Scalar Quantities and Vector Quantities

Rocket being launched with defined direction and direction

Every day we come across many physical quantities. Some of these quantities are perfectly defined with a numerical value and its unit of measurement. This is the case, for example, with temperature. When we say that the ambient temperature is 23º C, we don’t need any more information to explain this phenomenon.

However, there are quantities that, in addition to the numerical value and the unit of measurement, need a direction and a sense so that they are perfectly defined. For example, the distance between Goiânia (GO) and Brasília (DF) is approximately 170 km. To get to Brasília, starting from Goiânia, we must travel about 170 km, in the northeast direction and in the direction of Goiânia-Brasília.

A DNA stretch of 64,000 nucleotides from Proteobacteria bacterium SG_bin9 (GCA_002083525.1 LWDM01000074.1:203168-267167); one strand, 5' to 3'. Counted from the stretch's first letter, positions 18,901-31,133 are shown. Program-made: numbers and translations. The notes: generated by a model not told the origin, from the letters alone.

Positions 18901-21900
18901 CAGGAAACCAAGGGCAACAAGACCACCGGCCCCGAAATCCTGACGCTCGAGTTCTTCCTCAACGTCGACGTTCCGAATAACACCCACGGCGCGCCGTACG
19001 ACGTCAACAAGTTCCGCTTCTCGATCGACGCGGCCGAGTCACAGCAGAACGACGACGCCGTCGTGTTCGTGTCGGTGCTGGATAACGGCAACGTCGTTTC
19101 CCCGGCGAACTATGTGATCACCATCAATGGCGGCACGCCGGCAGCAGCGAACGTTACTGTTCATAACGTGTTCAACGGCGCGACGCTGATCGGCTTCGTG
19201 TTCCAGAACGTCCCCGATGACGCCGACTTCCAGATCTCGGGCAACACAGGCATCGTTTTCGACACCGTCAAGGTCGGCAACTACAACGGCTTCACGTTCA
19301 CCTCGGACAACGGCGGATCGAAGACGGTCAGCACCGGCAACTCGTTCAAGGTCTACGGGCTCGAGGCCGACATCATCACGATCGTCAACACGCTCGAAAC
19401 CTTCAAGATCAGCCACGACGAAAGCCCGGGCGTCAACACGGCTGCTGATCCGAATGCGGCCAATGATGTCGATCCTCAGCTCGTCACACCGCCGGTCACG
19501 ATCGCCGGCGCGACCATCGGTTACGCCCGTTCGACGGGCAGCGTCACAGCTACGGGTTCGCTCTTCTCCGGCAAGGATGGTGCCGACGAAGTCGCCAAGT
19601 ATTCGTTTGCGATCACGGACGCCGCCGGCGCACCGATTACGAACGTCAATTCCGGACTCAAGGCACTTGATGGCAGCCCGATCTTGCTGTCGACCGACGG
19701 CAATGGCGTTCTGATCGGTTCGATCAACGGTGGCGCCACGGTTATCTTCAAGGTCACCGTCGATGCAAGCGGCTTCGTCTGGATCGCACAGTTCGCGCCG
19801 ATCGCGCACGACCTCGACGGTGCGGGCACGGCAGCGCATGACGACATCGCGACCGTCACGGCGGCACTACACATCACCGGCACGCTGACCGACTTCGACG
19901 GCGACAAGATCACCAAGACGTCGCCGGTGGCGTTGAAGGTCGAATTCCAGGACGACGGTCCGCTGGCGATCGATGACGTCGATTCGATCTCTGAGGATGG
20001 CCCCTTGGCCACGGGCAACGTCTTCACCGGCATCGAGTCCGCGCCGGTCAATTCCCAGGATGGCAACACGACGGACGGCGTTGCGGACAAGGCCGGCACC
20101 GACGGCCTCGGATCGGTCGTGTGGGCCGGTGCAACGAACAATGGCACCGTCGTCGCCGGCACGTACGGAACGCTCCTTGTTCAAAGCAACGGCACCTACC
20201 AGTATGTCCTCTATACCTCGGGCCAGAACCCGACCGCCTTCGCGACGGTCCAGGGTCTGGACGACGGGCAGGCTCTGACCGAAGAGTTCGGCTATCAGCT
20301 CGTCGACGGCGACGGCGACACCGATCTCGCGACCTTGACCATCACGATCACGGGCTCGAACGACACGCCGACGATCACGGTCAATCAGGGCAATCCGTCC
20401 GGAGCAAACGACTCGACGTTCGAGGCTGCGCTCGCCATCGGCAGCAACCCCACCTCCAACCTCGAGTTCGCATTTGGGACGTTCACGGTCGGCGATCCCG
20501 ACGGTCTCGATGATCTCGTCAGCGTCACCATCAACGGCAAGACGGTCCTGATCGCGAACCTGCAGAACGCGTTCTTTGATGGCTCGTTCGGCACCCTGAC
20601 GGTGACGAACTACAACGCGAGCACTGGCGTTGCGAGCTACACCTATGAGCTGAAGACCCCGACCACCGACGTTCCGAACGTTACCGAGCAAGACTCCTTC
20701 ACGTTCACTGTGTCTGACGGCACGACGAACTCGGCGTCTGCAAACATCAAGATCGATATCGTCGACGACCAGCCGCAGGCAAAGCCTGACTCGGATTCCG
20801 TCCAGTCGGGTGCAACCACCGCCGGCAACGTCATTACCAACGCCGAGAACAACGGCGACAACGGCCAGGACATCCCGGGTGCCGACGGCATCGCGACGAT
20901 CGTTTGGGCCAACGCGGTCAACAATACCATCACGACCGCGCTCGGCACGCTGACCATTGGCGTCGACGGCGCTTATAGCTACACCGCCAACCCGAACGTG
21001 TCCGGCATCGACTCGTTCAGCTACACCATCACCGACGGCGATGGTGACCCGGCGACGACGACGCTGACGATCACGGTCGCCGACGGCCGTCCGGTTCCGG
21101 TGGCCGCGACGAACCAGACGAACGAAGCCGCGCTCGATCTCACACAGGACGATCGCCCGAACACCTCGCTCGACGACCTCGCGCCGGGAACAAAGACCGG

Quantities that are defined only by their numerical value and unit of measurement are called scalar quantities.
They are scalar quantities: Time, Temperature, Volume, Mass, Work of a Force, etc.

Those that need a direction and a sense, in addition to the numerical value and the unit of measure, are called vector quantities. Vector quantities are represented by vectors.

Vector is a mathematical entity characterized by having a sense, a direction and a module (intensity). Graphically, vector is represented by an oriented line, indicated by a letter on which we place an arrow.

force vector acceleration vector velocity vector
The vector quantities are: Velocity, Acceleration, Force, Displacement, Thrust, Electric Field, Magnetic Field, Weight Force, etc.

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